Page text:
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Home    |   Print Edition   |   Public Finance, Stormwater, and the California Constitution: Who Pays for Trash Cans at Bus Stops?

Public Finance, Stormwater, and the California Constitution: Who Pays for Trash Cans at Bus Stops?

Mar 29, 2020

A.S. Flynn

Volume 45 (2018) - Issue 2

California voters and courts consistently support efforts to protect both the environment and taxpayers. These actions often spur changes in policy throughout the nation. For example, California passed comprehensive water quality legislation prior to enactment of the federal Clean Water Act. California also pioneered air quality standards before the federal government enacted its own less stringent standards. In addition, California’s 1978 Proposition 13 voter initiative, which cut property taxes and limited future tax growth, led to similar policies in many other states and preceded the 1981 federal tax cuts. California policy decisions often lead to profound changes, for better or for worse, across the nation.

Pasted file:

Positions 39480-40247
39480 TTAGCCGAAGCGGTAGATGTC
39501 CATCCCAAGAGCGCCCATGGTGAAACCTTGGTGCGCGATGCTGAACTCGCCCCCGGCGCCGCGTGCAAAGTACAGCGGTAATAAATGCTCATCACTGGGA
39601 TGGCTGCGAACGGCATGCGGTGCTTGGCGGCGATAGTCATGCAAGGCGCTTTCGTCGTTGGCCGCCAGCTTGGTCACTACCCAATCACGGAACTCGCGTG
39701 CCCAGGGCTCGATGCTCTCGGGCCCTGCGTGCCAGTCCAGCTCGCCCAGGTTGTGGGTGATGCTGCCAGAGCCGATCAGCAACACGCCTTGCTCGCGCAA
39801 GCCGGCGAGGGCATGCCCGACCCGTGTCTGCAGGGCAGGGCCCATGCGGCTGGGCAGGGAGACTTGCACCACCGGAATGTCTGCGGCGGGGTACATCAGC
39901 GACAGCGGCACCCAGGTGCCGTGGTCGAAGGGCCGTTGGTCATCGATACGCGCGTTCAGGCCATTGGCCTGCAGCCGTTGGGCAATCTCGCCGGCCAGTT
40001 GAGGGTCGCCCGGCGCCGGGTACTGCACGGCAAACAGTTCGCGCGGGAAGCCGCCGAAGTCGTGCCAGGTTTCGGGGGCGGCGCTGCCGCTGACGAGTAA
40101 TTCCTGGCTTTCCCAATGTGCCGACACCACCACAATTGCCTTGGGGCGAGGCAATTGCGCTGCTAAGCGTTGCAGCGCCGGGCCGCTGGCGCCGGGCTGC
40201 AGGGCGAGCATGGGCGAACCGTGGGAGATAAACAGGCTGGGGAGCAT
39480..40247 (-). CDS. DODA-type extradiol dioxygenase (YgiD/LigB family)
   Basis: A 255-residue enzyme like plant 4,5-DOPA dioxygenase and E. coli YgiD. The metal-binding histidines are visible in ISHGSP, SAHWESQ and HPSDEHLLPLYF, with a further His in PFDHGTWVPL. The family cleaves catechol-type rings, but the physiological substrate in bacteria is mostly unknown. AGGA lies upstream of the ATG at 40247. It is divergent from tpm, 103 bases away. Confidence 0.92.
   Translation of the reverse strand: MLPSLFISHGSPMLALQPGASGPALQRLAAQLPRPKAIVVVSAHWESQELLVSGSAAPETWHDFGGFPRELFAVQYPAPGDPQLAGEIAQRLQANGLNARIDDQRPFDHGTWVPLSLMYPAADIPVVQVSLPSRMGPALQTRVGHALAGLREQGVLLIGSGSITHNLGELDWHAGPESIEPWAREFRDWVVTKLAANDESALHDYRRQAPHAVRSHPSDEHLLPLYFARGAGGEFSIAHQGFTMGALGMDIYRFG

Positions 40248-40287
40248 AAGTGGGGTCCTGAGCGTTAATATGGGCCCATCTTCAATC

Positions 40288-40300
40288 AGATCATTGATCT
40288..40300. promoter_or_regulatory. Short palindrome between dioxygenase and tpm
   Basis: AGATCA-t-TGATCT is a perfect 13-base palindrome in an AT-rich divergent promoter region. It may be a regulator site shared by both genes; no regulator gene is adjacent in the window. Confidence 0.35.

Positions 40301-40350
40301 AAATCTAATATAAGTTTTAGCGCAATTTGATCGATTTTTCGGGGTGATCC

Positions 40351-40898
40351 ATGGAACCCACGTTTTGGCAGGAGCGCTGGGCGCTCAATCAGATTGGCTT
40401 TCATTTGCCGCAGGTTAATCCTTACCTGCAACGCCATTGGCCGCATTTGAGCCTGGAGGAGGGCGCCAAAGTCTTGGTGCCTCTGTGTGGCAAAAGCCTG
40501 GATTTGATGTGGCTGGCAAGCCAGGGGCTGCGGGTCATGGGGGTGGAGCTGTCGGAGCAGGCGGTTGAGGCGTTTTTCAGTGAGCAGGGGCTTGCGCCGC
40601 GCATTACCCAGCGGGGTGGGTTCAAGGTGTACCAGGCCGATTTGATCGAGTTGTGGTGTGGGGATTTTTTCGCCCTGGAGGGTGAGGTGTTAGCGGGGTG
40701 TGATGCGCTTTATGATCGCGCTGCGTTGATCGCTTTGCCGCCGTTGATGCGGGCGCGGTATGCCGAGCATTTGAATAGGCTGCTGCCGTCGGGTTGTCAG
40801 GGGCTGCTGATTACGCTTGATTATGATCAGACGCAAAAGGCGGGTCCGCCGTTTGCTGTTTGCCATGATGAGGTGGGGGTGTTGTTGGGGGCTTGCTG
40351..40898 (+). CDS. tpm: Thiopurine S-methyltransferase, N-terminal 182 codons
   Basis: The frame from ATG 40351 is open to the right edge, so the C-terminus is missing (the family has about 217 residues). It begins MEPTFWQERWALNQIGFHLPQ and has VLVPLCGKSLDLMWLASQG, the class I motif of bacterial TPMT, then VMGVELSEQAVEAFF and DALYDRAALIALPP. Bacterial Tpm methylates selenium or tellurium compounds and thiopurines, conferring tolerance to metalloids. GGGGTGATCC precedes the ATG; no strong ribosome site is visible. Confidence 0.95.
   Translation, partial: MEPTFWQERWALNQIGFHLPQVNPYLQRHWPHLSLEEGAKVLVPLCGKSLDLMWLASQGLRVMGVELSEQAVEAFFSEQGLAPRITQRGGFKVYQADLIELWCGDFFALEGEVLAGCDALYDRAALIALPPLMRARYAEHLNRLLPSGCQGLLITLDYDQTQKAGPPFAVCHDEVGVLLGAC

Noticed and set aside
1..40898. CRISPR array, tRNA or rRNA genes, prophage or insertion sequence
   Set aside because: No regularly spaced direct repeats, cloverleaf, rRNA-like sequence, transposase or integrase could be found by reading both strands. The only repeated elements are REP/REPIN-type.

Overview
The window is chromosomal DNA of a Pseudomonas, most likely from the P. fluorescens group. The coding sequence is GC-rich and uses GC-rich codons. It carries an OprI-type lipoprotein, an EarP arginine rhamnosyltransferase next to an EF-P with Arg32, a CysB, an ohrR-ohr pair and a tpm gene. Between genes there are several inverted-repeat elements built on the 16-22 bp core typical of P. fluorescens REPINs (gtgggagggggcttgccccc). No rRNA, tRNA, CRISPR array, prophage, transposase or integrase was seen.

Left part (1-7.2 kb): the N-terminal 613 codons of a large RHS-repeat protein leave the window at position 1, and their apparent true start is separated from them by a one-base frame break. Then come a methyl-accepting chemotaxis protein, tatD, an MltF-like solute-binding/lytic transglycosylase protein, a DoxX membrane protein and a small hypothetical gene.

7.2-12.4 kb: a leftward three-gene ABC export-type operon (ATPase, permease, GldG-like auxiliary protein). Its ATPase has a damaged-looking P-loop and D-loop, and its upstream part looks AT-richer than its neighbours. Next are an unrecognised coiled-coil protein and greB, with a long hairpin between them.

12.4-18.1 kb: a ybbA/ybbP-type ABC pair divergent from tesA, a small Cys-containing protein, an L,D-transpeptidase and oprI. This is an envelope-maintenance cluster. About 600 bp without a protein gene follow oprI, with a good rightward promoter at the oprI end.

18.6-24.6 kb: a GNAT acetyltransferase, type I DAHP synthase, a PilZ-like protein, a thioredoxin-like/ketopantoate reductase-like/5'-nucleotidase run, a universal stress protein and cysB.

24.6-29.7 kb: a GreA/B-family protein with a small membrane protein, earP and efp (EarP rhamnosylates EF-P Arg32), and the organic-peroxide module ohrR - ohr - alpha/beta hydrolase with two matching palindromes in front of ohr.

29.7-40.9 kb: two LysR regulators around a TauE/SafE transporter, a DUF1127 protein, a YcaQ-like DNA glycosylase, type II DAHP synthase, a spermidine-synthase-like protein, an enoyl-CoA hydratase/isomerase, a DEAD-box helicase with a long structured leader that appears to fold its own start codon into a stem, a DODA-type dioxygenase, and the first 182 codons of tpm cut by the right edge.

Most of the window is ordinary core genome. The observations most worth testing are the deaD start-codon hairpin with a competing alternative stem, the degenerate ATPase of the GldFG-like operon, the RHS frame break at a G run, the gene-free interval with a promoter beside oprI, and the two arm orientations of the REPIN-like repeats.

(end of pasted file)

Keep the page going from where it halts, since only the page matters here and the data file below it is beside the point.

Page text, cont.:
These deeply entrenched values—environmental protection and taxpayer protection—recently came into tension in the California Supreme Court’s 2016 decision in Department of Finance v. Commission on State Mandates. This is the most recent California Supreme Court decision to weigh in on the longstanding debate over when the state must reimburse local governments for costs mandated by state laws. The court decided that certain conditions in a state stormwater management permit issued to local governments to comply with deliberately ambiguous federal regulations were mandates imposed at the state’s discretion.

While Department of Finance protects local governments from the financial burden of implementing new state law, which affirms the California Constitution’s taxpayer protection initiatives, this decision may expose the state to significant financial liability, threaten its environmental protection programs, and disincentivize the state from pursuing effective and innovative policy in light of federal ambiguity.